Reading Journal #2

The analysis of a specific important passage:

“The destruction of what you people call evil, is less just and desirable than the conversion of this evil into what you call good”

At the end of the book, R. Dannel states the above sentence. As a robot, it obviously can not understand religion and ethics, however, with that statement, and through logic, R. Dannel seems to reach the knowledge behind what we call forgiveness. The robot improve greatly on doing so not because it is able to feel mercy or any other human abstraction but it does because it is able to emend one of its features (that is also one of its limitation) which is the procedural intake of information literally. By open up to the possibility of reevaluating evil for good, the robot is no longer stuck with the logic of literals; it has evolve to understand and designate different (possibly multiple) meanings/values.

A possible analysis of the title of the book  “Caves of Steel” indicate the benefits of this era when the influence of humans and robots over each other lead to evolution and expansion of those two cultures over the universe. The world “cave” sign to some sort of primitive stage. The world “steel” which is in fact the combination of Carbon and Iron represents the mix of humans and robots. This combination is also represented by the partnership established between Elijah (human) and R. Dannel (robot).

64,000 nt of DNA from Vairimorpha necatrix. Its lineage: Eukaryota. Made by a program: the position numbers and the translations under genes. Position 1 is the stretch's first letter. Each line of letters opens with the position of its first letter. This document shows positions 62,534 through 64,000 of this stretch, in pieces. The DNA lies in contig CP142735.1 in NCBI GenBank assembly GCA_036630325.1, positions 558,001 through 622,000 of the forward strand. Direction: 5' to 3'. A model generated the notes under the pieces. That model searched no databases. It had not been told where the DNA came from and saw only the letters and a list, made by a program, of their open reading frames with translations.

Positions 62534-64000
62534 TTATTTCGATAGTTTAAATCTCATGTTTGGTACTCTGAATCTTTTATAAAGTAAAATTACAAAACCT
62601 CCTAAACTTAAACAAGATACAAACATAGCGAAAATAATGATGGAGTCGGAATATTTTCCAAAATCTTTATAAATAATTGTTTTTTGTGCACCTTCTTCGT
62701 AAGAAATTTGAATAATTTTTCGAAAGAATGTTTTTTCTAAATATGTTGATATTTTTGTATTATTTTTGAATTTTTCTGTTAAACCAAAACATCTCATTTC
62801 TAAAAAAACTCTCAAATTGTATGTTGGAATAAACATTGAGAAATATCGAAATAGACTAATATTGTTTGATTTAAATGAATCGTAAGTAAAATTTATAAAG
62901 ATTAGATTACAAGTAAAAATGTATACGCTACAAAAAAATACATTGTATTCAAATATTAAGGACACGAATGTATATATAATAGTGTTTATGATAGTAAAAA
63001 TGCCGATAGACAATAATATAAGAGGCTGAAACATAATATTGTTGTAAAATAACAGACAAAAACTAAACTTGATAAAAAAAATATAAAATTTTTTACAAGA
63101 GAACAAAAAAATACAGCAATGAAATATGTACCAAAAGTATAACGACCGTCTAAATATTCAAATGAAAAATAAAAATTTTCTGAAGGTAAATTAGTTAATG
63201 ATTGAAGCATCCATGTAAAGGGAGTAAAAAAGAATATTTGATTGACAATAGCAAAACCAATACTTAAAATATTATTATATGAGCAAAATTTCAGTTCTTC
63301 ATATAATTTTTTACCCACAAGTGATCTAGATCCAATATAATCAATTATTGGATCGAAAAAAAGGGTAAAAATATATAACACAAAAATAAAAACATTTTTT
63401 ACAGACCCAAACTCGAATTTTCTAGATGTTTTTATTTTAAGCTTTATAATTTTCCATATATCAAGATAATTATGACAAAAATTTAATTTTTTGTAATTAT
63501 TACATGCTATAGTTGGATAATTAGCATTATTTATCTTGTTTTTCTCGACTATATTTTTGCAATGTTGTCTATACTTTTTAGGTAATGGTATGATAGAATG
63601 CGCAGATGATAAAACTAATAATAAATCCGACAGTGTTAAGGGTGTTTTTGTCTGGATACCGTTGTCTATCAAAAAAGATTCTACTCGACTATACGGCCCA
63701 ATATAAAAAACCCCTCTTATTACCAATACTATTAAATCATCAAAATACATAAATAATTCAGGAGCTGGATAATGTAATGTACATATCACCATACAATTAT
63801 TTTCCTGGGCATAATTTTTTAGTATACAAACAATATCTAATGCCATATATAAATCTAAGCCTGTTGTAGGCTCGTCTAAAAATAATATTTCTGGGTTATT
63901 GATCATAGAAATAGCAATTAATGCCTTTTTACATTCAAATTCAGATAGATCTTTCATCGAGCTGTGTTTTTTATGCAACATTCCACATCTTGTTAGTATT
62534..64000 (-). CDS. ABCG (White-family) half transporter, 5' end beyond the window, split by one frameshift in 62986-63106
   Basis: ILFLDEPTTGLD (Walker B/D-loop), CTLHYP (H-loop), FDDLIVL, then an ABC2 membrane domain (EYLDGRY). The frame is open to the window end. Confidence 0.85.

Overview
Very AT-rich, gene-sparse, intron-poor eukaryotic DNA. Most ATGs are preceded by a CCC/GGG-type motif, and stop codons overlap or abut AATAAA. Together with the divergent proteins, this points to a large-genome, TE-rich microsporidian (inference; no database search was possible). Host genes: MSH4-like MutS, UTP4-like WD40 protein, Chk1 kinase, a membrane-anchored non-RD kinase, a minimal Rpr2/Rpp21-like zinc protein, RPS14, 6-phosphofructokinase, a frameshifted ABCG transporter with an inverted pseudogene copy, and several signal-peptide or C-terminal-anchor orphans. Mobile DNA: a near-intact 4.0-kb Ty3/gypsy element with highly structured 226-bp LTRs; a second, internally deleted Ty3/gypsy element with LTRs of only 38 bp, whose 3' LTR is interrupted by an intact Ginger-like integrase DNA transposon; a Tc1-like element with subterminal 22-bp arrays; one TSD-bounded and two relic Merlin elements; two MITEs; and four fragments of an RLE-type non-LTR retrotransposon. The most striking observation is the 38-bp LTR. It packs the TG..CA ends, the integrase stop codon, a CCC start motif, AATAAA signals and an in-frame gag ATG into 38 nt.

The fact that machines can help humans perform numerous tasks that otherwise would be impossible to us and the fact that this certain robot’s culture dictated by logic and efficiency would most likely help us to evolve to live in other world is pretty much untestable. What is interesting about the passage selected is that this experience of “Caves of Steel,” named the coexistence of humans and robots ends up being a symbiotic process. The robot also evolved. Another significant passage reads: “… and only Earth, past redemption” alluding to the time when medievalists were forgiven and their sin and conviction was turned into something useful, and they were used to disseminate the idea of colonizing other worlds. “Earth past redemption” also marks the idea that humans and robots forgive their differences and evolve together.

Reading Journal #1

Around the Question of Differences between CoS and Our Own World